I was going through the solutions to the expert
Perl Quiz of the Week when I came across
Mark Jason Dominus'
commentary regarding the
Mail::Box::MH module. To wit, he states:
That sounds like a joke, doesn't it? Say "use Mail::Box::MH" and you
load *seventy* modules.
I tend to agree that loading seventy modules seems a little
excessive; however, where do we define the cut-off point? The common
refrain in most
programming circles is to re-use a module rather than write your own.
The Mail::Box::MH module obviously adheres to this mantra,
since it pulls in seventy helper modules.
As another example, I use the
Class::DBI module all the time when doing database work.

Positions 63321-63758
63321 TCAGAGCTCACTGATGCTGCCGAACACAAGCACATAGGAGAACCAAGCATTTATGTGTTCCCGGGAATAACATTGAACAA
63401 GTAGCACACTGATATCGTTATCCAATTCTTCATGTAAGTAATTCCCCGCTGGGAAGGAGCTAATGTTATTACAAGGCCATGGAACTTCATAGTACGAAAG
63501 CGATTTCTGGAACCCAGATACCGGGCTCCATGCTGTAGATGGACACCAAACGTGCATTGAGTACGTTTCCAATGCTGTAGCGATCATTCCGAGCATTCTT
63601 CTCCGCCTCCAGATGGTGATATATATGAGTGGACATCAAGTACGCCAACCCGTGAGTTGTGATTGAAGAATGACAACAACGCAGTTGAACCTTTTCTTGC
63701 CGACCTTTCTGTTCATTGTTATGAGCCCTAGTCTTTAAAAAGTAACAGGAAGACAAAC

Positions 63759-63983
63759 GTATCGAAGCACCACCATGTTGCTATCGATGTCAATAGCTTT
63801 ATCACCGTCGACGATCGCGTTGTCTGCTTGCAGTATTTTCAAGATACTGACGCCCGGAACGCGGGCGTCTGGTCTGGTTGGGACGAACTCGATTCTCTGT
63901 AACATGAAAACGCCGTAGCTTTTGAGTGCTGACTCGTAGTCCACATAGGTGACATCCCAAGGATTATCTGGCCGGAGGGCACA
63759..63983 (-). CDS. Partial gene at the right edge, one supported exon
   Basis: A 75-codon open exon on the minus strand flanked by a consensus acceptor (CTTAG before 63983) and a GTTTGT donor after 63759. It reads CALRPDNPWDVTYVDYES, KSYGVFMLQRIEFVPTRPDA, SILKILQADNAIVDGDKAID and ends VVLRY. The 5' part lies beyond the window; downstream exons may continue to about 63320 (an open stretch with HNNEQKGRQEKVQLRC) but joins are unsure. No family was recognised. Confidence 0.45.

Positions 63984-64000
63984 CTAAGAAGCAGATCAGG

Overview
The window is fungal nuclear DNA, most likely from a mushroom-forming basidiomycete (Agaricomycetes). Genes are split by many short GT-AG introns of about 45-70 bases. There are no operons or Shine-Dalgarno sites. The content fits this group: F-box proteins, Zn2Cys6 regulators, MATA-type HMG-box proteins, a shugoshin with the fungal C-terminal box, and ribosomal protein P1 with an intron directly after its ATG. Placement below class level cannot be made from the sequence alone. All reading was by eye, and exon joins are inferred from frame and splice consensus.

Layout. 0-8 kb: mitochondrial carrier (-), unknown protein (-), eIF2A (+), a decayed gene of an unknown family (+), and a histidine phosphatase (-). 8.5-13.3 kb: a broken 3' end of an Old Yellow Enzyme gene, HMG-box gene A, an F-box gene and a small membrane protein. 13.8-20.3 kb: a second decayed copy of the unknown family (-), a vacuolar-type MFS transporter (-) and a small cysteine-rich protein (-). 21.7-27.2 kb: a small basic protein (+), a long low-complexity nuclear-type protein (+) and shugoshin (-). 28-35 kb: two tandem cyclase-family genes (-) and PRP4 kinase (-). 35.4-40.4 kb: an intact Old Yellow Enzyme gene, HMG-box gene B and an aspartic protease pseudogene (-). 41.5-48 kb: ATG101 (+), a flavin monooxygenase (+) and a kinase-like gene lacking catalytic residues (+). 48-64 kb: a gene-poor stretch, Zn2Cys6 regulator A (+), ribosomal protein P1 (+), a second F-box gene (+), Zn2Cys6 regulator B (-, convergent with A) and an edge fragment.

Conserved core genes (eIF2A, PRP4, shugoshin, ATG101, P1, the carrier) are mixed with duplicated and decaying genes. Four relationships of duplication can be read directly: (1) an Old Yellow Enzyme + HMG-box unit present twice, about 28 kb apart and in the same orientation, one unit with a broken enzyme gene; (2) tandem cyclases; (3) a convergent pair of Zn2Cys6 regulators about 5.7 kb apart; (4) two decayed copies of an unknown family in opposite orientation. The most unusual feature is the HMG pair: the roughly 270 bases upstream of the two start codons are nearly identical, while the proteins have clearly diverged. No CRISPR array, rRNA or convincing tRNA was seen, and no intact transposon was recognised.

Class::DBI uses thirty-two modules. For what
Class::DBI does, I feel it's a fair trade-off.
As an aside, eight of the required modules are actually part of Class::DBI
itself, so we should count that as one module. That still leaves twenty-five
other required modules. I also do not consider the base,
strict, vars, and warnings modules as
problematic since virtually every Perl module will include this
modules. Therefore, there are still twenty-one other modules required
perl -l -MClass::DBI -e 'print join "\n", keys %INC' | sort | uniq
What do other monks think? How many modules can one module
require before it is considered too many?
Given the speed of today's computers and the amount of memory they
have, is this question academic?